EconPapers    
Economics at your fingertips  
 

The impact of Access to Credit and Training on Technological Adoption: A Case of the Rice Sector in Tanzania

Yuko Nakano and Kei Kajisa

No 103763, 2011 Annual Meeting, July 24-26, 2011, Pittsburgh, Pennsylvania from Agricultural and Applied Economics Association

Abstract: Using an extensive household-level data set collected in Tanzania, this paper investigates the determinants of the technological adoption of rice cultivation and of paddy yield. We especially focus on the impact of credit and training on the adoption of modern technologies. Based on empirical results, we argue that modern inputs and improved practices of rice cultivation enhance the increase in paddy yield. We also argue that the impact of credit and training on the adoption of modern technologies can differ for different technologies. If the adoption of a specific technology does not require a large amount of cash, knowledge given by training is sufficient to enhance adoption. On the other hand, those who can access credit or self-finance can adopt technologies, which require cash on hand.

Keywords: Crop Production/Industries; International Development; Productivity Analysis; Research and Development/Tech Change/Emerging Technologies (search for similar items in EconPapers)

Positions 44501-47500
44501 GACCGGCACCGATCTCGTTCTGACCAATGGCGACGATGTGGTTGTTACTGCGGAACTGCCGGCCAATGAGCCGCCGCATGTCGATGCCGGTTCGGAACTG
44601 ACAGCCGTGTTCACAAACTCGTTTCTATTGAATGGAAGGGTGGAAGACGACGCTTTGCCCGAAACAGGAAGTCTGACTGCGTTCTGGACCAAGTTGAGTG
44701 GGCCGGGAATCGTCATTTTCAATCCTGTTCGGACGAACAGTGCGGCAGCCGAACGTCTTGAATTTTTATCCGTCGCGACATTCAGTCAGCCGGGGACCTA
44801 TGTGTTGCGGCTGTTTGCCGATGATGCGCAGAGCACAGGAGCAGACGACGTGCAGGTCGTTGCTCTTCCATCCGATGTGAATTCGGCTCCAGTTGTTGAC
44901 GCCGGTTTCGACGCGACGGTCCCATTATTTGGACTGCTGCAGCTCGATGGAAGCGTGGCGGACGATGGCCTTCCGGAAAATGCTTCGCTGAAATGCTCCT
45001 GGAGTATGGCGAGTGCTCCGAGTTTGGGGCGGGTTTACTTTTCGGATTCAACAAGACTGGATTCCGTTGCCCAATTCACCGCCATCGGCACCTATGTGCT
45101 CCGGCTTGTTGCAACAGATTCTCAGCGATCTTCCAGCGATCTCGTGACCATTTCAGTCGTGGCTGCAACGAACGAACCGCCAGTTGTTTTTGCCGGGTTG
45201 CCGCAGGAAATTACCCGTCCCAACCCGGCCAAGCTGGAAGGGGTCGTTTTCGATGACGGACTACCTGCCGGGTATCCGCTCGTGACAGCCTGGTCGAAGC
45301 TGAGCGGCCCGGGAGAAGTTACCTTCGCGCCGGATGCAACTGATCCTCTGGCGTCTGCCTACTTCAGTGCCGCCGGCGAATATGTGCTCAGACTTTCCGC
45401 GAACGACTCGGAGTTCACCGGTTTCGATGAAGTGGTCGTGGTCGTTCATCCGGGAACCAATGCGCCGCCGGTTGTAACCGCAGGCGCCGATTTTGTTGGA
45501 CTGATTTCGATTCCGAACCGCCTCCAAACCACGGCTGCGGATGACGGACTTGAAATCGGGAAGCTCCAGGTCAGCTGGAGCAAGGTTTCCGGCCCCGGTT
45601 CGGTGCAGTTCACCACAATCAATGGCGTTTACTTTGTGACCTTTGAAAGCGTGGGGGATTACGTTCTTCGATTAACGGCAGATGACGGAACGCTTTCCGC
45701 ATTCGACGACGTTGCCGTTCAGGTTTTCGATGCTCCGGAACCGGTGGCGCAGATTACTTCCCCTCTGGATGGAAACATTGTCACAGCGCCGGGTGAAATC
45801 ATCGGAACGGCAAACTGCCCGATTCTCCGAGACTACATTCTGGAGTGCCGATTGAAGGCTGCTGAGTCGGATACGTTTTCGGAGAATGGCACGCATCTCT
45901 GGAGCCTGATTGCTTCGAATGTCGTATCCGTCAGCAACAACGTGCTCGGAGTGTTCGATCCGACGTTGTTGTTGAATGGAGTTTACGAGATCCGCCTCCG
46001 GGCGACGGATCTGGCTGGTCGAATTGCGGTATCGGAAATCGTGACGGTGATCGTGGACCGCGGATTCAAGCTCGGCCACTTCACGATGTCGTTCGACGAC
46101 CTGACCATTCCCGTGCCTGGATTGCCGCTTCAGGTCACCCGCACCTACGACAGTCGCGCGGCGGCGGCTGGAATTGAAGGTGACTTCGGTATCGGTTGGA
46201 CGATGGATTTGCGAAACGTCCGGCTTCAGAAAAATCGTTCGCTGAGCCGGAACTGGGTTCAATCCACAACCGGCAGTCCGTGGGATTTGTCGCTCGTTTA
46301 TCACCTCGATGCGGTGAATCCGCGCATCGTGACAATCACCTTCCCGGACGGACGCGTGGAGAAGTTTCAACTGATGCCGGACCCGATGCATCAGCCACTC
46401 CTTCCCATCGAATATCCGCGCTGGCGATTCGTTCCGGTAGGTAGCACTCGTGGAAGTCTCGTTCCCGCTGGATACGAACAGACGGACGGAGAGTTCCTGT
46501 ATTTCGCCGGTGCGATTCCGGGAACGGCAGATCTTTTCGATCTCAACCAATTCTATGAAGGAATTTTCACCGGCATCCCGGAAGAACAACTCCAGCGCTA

Pages: 35
Date: 2011-05
New Economics Papers: this item is included in nep-afr and nep-mfd
References: View complete reference list from CitEc
Citations: View citations in EconPapers (5) Track citations by RSS feed

Downloads: (external link)
https://ageconsearch.umn.edu/record/103763/files/N ... ajisa2011_110705.pdf (application/pdf)

Related works:
This item may be available elsewhere in EconPapers: Search for items with the same title.

Export reference: BibTeX RIS (EndNote, ProCite, RefMan) HTML/Text

Persistent link: https://EconPapers.repec.org/RePEc:ags:aaea11:103763

DOI: 10.22004/ag.econ.103763

Access Statistics for this paper

More papers in 2011 Annual Meeting, July 24-26, 2011, Pittsburgh, Pennsylvania from Agricultural and Applied Economics Association Contact information at EDIRC.
Bibliographic data for series maintained by AgEcon Search ().

 
Page updated 2021-05-18
Handle: RePEc:ags:aaea11:103763